CASA Del Norte County

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Friends Of CASA
Advocates For Children In Del Norte County

Community Involvement

Friends of CASA of Del Norte: Our advocates are a group of interested and concerned community members who support the vision and mission of CASA of Del Norte. This vital and energetic group supports CASA of Del Norte through donations of time, in-kind donations, volunteer hours and enthusiasm. Contact Friends of CASA.

  • Help with fund-raising events
  • Give a couple of hours at an event
  • Donate a gift for the silent auction event
  • Attend the silent auction event and purchase something
  • Purchase a hole sponsor sign at the annual golf tournament
  • Provide beverages for staff and advocates during training

Just a few ideas and we know you have many more! CASA of Del Norte needs your energy and creativity. We rely on grants and donations for our funding. It is important that the community have a consistent and appropriate image of CASA of Del Norte and what it does to help the children of Del Norte County.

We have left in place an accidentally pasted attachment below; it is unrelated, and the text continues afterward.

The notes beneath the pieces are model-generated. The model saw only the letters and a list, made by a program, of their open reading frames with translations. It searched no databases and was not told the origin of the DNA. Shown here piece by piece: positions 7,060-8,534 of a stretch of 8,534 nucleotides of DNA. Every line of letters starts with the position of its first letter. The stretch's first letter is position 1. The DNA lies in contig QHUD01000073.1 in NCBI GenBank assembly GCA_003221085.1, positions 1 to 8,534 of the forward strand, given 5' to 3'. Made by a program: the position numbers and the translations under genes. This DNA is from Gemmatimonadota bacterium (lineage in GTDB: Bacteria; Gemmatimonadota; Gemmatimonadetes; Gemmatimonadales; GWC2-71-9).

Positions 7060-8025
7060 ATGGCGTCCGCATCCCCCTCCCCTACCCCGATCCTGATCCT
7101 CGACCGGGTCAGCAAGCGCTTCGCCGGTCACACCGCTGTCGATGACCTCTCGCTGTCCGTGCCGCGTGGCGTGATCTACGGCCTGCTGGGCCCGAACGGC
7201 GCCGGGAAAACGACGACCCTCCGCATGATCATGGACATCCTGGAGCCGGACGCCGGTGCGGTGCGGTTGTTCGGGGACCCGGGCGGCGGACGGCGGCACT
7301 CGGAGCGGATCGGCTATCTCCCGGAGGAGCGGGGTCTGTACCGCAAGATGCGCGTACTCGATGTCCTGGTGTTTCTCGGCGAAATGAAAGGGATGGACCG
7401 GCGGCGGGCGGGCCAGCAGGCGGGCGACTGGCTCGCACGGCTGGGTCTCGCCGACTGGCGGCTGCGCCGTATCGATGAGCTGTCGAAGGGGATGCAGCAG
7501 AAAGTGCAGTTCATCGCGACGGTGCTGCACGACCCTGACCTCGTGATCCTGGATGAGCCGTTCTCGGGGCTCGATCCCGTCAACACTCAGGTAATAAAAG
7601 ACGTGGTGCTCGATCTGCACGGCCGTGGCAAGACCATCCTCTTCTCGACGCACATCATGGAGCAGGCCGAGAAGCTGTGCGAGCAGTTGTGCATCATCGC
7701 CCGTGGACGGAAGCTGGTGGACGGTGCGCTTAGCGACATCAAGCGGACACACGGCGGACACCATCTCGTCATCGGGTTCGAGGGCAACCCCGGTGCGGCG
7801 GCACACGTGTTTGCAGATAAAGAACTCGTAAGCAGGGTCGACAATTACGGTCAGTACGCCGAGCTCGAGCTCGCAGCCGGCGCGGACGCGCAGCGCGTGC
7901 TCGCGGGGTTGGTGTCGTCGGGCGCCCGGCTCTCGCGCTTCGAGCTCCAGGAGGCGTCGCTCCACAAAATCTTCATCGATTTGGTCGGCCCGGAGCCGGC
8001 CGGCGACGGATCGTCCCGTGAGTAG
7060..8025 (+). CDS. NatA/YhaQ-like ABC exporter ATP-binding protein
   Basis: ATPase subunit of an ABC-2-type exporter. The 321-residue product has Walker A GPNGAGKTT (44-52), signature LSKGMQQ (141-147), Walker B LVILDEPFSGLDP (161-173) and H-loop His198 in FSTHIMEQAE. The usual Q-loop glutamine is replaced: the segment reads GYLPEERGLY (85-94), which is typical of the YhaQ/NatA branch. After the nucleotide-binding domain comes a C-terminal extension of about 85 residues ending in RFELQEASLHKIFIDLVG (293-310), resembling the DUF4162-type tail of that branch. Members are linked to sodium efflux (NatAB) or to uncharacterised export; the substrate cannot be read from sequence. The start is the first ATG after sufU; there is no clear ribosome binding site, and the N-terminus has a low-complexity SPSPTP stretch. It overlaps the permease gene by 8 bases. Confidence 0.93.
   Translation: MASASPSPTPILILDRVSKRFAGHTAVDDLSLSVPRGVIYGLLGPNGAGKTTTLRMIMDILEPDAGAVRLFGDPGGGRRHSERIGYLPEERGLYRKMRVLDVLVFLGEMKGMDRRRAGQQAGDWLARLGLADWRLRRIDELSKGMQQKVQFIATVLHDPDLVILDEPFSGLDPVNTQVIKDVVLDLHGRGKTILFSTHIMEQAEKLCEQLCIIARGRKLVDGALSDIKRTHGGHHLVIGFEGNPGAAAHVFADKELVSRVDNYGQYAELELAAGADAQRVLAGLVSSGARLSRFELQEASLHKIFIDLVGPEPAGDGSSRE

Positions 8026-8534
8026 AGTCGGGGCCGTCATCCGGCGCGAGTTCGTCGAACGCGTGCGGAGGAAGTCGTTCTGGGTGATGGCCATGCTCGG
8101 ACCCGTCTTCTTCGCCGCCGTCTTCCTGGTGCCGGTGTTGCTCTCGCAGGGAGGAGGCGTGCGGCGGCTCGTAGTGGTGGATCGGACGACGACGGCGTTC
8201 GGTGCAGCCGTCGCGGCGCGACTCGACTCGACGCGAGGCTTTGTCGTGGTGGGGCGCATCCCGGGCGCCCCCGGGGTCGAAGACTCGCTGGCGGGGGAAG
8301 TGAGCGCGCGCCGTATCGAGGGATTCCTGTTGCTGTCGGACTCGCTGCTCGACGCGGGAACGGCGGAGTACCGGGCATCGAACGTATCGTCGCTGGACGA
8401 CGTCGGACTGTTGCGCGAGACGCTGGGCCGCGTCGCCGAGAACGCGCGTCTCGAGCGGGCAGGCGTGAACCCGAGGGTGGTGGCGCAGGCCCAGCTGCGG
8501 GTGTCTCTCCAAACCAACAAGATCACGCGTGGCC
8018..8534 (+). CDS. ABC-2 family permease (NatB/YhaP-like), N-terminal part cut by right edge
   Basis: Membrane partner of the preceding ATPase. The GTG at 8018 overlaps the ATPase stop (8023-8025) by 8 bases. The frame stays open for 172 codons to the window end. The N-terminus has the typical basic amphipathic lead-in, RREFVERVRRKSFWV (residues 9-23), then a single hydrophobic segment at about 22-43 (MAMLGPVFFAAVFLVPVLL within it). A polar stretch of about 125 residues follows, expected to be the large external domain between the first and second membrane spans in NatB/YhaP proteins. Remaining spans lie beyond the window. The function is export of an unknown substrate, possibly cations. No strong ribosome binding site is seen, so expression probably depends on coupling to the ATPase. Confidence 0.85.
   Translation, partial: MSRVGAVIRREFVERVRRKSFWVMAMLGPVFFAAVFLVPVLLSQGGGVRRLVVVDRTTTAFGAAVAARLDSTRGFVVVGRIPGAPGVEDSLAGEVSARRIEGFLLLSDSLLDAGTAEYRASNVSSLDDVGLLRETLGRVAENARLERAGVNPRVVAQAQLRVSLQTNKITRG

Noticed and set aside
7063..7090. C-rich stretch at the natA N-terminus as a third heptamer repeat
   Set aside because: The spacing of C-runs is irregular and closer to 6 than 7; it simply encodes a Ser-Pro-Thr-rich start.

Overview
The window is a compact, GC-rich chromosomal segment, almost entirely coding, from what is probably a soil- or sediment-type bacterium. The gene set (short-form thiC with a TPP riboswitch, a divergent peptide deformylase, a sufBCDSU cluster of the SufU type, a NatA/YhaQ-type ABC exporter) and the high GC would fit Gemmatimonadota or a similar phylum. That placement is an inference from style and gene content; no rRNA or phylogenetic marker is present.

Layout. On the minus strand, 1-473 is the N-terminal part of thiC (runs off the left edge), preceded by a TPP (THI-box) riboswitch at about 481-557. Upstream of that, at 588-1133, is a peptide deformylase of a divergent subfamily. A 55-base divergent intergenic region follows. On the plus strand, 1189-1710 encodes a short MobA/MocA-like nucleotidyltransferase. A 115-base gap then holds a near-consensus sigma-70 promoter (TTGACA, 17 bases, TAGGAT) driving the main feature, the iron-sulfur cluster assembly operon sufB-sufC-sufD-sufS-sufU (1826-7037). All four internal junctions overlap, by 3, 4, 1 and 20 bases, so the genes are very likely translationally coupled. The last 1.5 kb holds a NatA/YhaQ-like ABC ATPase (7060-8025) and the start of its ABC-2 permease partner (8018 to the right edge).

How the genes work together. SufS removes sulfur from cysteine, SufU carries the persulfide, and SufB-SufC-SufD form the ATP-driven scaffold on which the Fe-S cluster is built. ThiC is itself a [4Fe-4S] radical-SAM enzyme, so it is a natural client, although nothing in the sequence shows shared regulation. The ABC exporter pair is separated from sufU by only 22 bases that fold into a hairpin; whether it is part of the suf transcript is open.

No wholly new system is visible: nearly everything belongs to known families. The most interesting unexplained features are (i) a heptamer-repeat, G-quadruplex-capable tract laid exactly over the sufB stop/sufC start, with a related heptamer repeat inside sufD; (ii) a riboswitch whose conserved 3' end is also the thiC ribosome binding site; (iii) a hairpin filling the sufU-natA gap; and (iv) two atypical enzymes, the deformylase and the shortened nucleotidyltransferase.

Please see www.northerncalifornia.net for demographics of our county. The Del Norte – Crescent City Chamber of Commerce has done a fine job of highlighting the important factors. Once you have reviewed those details, it may be easier to understand why we have such a need here in Del Norte County for services such as CASA of Del Norte.

Advocates

Our advocates are a group of dedicated, well-trained citizens from our community who volunteer to dedicate several hours each month to be an advocate for a child. Advocates are a consistent support for a child in their time of crisis. Advocates work for the best interest of children who enter the court system primarily as a result of abuse and neglect.